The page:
Golden Retriever

Inflammation of the pancreas, also known as pancreatitis, is a serious disease that can occur in dogs of all ages and breeds. This causes the pancreas, an organ that produces important digestive enzymes and hormones, to become inflamed.

In this article we look at the causes of pancreatitis in dogs and explain treatment options and recommended food changes so that dog owners can get an idea of the disease.

Causes of pancreatitis in dogs

The exact causes of pancreatitis in dogs are often not clearly understood. However, there are several factors that can increase the risk of this condition:

  • Fat food: Fatty food, especially fatty meat, can overload the pancreas and lead to inflammation.
  • Dry food: Some studies suggest that there may be a connection between feeding dry food and the development of pancreatitis in dogs. This could be due to certain ingredients in the dry food, such as: B. certain fats or artificial additives.
  • Other diseases: Diseases such as diabetes mellitus, Cushing’s syndrome or kidney disease can also increase the risk of pancreatitis.
  • Medicines: Certain medications, such as: B. Cortisone or painkillers can also irritate the pancreas and trigger inflammation.
  • Genetic predisposition: There is evidence that some dog breeds, such as B. Miniature Schnauzers and Yorkshire Terriers have a genetic predisposition to developing pancreatitis.

The role of dry food

As already mentioned, there could be a connection between feeding dry food and the development of pancreatitis in dogs. However, this is a complex topic and the exact cause-and-effect relationship is not yet fully understood.

Some possible explanations for this connection are:

  • Fat content: Dry food can have a higher fat content compared to fresh food. Fatty foods can overload the pancreas and lead to inflammation.
  • Artificial additives: Dry food often contains artificial additives such as preservatives, colors and flavors. These additives can irritate the pancreas and promote inflammation.
  • Starchy fillers: Some types of dry food use starchy fillers such as grains. These fillers can cause blood sugar levels to rise quickly, which can put additional strain on the pancreas.

Treatment options

Treatment of pancreatitis in dogs must be tailored to each individual case. Treatment is usually carried out as an inpatient in a veterinary clinic.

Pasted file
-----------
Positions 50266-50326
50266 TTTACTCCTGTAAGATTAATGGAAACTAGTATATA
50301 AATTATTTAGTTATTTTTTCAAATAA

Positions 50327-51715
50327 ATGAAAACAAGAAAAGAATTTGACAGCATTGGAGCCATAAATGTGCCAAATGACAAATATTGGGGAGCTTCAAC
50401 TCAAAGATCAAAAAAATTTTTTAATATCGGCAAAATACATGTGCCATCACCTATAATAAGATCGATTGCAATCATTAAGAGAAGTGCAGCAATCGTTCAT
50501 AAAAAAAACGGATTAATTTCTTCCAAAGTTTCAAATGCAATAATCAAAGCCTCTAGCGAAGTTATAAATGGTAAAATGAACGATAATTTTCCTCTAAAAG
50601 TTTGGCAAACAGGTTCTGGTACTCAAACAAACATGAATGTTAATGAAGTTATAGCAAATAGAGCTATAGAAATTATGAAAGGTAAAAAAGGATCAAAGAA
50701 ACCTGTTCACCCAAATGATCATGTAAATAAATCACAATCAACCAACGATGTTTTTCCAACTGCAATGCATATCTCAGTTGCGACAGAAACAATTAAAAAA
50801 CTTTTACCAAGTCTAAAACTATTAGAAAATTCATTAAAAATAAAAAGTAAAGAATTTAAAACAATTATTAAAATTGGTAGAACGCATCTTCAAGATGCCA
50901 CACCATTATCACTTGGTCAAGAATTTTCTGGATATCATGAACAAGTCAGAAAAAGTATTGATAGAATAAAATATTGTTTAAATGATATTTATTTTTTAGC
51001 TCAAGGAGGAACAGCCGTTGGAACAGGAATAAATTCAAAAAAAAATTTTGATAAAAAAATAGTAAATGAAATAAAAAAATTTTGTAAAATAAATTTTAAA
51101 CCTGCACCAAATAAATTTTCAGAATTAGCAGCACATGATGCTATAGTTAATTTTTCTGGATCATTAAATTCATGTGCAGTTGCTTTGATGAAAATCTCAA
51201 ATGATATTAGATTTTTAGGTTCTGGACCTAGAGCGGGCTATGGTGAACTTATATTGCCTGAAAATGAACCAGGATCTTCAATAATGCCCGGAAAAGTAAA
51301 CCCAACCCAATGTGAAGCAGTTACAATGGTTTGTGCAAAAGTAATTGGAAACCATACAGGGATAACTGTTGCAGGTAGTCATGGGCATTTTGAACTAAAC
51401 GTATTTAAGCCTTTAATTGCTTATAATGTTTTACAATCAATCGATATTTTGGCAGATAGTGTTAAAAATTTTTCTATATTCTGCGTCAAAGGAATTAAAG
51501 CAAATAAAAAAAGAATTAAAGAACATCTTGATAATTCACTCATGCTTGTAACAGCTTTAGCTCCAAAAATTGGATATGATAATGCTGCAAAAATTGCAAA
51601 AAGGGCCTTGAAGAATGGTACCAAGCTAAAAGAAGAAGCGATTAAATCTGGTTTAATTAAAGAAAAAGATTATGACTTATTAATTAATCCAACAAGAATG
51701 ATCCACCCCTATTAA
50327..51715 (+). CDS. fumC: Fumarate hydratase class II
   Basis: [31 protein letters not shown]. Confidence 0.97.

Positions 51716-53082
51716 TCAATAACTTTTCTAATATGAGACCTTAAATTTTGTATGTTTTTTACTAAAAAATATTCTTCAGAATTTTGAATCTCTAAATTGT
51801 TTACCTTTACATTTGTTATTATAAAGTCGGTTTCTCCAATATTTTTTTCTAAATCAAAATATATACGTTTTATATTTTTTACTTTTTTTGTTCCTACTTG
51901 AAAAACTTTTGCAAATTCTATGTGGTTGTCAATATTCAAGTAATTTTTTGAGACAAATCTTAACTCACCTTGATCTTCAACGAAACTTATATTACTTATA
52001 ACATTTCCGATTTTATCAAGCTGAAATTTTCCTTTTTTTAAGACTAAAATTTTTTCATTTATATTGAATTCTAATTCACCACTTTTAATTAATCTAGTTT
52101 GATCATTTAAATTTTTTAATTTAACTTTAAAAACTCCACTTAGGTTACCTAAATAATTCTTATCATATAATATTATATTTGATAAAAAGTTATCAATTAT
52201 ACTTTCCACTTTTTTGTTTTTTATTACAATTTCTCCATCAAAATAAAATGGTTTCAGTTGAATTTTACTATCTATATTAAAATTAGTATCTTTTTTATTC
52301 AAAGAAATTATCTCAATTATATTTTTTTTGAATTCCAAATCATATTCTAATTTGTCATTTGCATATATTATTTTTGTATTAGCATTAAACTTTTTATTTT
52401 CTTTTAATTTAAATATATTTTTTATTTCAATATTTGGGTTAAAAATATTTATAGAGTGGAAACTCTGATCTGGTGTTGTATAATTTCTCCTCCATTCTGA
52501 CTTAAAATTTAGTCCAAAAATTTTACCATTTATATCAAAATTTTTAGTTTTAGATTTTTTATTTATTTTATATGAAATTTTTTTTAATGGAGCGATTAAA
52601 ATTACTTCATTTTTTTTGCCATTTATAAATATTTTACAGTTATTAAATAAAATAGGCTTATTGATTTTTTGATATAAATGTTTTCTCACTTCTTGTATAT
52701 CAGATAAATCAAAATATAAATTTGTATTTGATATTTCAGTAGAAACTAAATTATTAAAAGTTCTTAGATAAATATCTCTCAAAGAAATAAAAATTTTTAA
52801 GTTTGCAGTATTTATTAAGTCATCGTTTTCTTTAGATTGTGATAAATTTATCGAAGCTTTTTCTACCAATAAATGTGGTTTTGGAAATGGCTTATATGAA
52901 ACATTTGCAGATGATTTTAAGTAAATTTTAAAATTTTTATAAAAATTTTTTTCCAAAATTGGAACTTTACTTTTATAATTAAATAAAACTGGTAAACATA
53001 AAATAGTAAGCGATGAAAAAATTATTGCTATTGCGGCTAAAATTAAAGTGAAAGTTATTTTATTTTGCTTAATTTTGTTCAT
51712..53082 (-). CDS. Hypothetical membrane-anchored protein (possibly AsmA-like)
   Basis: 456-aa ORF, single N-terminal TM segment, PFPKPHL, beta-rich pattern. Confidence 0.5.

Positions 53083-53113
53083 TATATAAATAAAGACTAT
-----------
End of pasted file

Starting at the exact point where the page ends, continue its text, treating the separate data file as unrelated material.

The most important measures include:

  • Fast: To relieve the strain on the pancreas, the dog will initially not eat anything for 24-48 hours and will only be given water.
  • Infusion therapy: The dog receives infusions to compensate for fluid and electrolyte losses caused by vomiting and diarrhea.
  • Pain relievers: If the dog has severe abdominal pain, painkillers are given.
  • Anti-nausea medication: To relieve nausea and vomiting, the dog can be given anti-nausea medication.
  • Antibiotics: Antibiotics are used for bacterial infections.

In severe cases, it may be necessary to surgically relieve pressure on the pancreas.

Recommended feed changes

After pancreatitis, the dog should be switched to an easily digestible, low-fat diet.

Suitable feedstuffs are:

  • Cook it yourself: The dog is sick and a fresh, high-quality diet is recommended; ready-made food and so-called special food are not an option. A nutritionist should be consulted to create a suitable feeding plan. Info: Many veterinarians do not have the additional qualifications to become a nutritionist. These include, for example:
  • Cooked Chicken or Turkey: Cooked chicken or turkey is an easily digestible, low-fat source of protein.
  • Rice or potatoes:Rice and, exceptionally, potatoes are easily digestible carbohydrates that provide the dog with energy.
  • Vegetables: Vegetables contain important vitamins and minerals.


Inflammation of the pancreas is a serious disease in dogs, but it can be treated well with the right treatment.

To reduce the risk of pancreatitis, it is important to give your dog a healthy, balanced diet. Fatty food and ready-made food should be avoided.

If pancreatitis is suspected, the dog should be taken to a veterinarian immediately. The earlier the disease is recognized and treated, the better the chances of recovery.

Additional notes:

  • This article is intended to provide information only and does not replace professional advice from a veterinarian.
  • If you have any questions or uncertainties, you should always consult a veterinarian.

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